"Nobody ever knew anything about him," Knodel said. "I never saw him with anybody. I had nothing against the guy, but he's probably where he should be. It's a difficult time here in Glasgow."
Though little is known about the suspect, learning his identity helped bring some closure to the tragedy for the victims' co-workers.
"Learning the identity of the person that committed such senseless acts brings some sense of resolution as we work toward returning the facility to normal operations," Dirkes said.
Erickson and Valley County Sheriff Glen Meier said the information released Thursday would be the last divulged until a coroner's inquest, which won't be scheduled until after state investigators complete their reports.
In accordance with state law, coroner's inquests are conducted by a neighboring county coroner whenever law enforcement officers are involved in a death. A citizen jury, the coroner and Valley County Attorney Kenneth Oster will be allowed to ask witnesses and investigators questions during the inquest to determine if the officers acted accordingly.
"We understand the intense interest in this case and appreciate the community's continued support and patience as our investigation continues," Erickson said.
A Glasgow police officer and Valley County deputy were put on administrative leave following Sellers' death, as is policy. The deputy later was allowed to return to work.
Valley County commissioners ordered courthouse flags lowered to half-staff in honor of Greenhagen, who worked full time as the clerk of District Court in addition to her work as an EMT.
Boy Scouts and Cub Scouts planned to wear their uniforms and black armbands to school today as a tribute to the troop leader. She also was an active volunteer with the Hi-Line Hockey Association and the Fort Peck Theatre.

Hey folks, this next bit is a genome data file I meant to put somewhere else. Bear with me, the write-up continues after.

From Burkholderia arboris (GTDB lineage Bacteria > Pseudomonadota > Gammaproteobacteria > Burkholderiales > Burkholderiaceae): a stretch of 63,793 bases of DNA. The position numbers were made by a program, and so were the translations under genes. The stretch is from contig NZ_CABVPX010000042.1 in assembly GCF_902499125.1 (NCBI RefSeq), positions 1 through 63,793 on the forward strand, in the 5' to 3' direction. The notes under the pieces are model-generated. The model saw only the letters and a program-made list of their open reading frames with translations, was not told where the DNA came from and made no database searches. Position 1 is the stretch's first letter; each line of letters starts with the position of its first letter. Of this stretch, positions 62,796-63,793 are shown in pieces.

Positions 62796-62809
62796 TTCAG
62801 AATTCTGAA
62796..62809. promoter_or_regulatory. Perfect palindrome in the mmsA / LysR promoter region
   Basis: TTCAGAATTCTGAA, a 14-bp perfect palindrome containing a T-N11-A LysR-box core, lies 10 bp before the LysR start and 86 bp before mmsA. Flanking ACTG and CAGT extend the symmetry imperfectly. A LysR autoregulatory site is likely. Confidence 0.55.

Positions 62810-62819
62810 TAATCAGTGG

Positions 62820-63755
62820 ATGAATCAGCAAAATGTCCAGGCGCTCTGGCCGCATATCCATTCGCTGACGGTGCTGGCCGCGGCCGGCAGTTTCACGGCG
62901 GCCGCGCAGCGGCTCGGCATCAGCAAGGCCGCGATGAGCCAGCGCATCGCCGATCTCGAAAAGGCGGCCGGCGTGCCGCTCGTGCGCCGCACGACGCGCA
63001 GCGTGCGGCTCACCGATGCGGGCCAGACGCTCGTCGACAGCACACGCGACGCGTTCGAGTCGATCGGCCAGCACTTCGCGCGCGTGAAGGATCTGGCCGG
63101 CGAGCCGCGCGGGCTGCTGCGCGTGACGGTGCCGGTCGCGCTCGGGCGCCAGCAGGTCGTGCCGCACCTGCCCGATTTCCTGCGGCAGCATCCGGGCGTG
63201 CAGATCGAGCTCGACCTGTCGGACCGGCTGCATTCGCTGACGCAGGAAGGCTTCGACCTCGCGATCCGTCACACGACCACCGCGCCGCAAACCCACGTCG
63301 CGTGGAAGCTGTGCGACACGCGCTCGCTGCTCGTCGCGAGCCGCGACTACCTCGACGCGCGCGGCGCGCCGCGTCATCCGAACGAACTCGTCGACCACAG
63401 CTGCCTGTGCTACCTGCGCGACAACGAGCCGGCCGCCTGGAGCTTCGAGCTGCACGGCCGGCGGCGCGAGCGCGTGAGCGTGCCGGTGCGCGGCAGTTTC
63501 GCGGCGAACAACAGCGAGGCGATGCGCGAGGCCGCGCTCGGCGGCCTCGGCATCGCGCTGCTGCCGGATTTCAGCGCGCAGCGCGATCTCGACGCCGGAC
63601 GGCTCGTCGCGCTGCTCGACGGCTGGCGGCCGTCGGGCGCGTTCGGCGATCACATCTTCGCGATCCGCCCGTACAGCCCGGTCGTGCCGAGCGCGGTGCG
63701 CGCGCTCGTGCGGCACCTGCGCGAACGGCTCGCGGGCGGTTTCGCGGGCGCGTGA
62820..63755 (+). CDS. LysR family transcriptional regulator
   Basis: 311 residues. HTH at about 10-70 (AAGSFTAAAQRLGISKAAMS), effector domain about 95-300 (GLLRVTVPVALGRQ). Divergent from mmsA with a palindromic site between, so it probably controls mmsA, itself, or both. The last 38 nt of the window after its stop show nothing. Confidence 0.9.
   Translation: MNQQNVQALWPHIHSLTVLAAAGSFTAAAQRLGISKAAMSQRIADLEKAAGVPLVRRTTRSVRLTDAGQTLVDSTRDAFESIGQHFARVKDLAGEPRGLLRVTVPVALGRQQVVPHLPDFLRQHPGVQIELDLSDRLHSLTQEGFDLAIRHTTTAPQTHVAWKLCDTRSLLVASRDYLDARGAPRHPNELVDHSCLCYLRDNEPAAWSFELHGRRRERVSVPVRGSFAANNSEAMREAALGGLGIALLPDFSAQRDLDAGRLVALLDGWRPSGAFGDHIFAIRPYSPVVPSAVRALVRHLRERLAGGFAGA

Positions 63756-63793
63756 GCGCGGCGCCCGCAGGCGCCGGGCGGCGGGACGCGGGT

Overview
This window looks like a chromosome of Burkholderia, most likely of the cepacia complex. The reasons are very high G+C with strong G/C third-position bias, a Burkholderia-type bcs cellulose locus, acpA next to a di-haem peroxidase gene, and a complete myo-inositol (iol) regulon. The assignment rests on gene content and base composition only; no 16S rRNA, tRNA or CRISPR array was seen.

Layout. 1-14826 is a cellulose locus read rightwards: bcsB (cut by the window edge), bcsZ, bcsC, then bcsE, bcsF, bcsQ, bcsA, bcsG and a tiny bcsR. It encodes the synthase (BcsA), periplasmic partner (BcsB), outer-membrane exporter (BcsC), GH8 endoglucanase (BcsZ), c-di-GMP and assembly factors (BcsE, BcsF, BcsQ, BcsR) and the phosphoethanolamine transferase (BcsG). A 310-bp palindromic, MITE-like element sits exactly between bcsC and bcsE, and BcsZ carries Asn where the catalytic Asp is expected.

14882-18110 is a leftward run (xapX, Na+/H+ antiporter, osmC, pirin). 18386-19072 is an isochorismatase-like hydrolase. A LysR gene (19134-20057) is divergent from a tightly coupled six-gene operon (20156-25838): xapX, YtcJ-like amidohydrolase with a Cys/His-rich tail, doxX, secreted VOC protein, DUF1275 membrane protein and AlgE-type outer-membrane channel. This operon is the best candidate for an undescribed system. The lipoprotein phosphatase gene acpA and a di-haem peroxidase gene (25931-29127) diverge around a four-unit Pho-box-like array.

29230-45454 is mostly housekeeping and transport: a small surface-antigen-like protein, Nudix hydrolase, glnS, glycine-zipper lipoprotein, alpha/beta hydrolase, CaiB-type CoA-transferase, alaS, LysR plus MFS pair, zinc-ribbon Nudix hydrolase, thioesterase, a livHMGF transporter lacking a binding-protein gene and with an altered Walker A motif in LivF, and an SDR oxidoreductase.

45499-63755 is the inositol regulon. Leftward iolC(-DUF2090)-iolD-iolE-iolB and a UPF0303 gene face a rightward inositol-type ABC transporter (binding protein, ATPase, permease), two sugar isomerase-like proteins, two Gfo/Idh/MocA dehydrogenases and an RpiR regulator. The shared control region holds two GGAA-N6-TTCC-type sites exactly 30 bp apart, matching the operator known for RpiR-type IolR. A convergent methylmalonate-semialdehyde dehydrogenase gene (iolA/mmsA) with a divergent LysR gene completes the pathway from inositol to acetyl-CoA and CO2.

A Glasgow native, Greenhagen, 37, was married to Craig Greenhagen for 17 years. The couple has three sons and a daughter.
Her funeral services are Saturday.
Glasgow shootings' emergency response workers honored
By ZACH BENOIT
Of The Gazette Staff
The memory of a shooting that left one woman dead and two others injured outside of Frances Mahon Deaconess Hospital two months ago is still fresh in the minds of Glasgow residents. But they may have taken the next step this afternoon in coping with the tragedy.
Hundreds of people came out to honor about 100 law enforcement officials and other emergency personnel who responded to the Jan. 17 shooting. Nickolas Dirkes, the hospital's marketing director, said more than 20 agencies were honored, including local law enforcement, fire departments and sheriff's offices from surrounding counties, FBI, Border Patrol and EMS crews.
"There was a real sincere appreciation for all everyone had done, and a respect to all those that served and the families of those involved," Dirkes said.
Killed in the shooting was Melissa Greenhagen, 37, an emergency medical technician at the hospital. The shooter, Roger Lynn Sellers, 42, died in a gun battle with law enforcement later that evening. Authorities have not released a motive for the shootings, and a coroner's inquest is expected to begin later this spring. Dirkes said a speech from Glasgow Police Chief Lynn Erickson was especially poignant. Erickson gave a special recognition to Glasgow residents Scott and Suzanne Billingsley, who were wounded in the shooting.
"That was special," Dirkes said. "They got a standing ovation from the whole crowd. That was a pretty touching moment."
After a presentation by the National Guard and performance of "The Star Spangled Banner," Gov. Brian Schweitzer spoke briefly, followed by Montana Attorney General Steve Bullock, a representative from Sen. Max Baucus' office and Erickson. The names of more than 100 responders were read, and each was given a certificate and pin by the city of Glasgow.
The city organized the event as a way to say thank you to everyone who helped, Dirkes said.